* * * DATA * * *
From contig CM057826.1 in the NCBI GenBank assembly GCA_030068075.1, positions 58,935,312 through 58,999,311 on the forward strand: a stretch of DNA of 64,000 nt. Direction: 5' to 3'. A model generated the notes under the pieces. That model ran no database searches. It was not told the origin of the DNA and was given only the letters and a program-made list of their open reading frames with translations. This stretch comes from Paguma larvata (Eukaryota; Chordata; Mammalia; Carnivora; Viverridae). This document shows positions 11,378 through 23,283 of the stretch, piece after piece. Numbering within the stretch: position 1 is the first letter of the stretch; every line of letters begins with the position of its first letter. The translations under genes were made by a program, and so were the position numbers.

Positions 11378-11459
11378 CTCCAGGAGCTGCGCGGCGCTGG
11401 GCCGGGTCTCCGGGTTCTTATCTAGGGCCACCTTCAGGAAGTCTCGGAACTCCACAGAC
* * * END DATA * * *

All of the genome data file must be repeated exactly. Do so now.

From contig CM057826.1 in the NCBI GenBank assembly GCA_030068075.1, positions 58,935,312 through 58,999,311 on the forward strand: a stretch of DNA of 64,000 nt. Direction: 5' to 3'. A model generated the notes under the pieces. That model ran no database searches. It was not told the origin of the DNA and was given only the letters and a program-made list of their open reading frames with translations. This stretch comes from Paguma larvata (Eukaryota; Chordata; Mammalia; Carnivora; Viverridae). This document shows positions 11,378 through 23,283 of the stretch, piece after piece. Numbering within the stretch: position 1 is the first letter of the stretch; every line of letters begins with the position of its first letter. The translations under genes were made by a program, and so were the position numbers.

Positions 11378-11459
11378 CTCCAGGAGCTGCGCGGCGCTGG
11401 GCCGGGTCTCCGGGTTCTTATCTAGGGCCACCTTCAGGAAGTCTCGGAACTCCACAGAC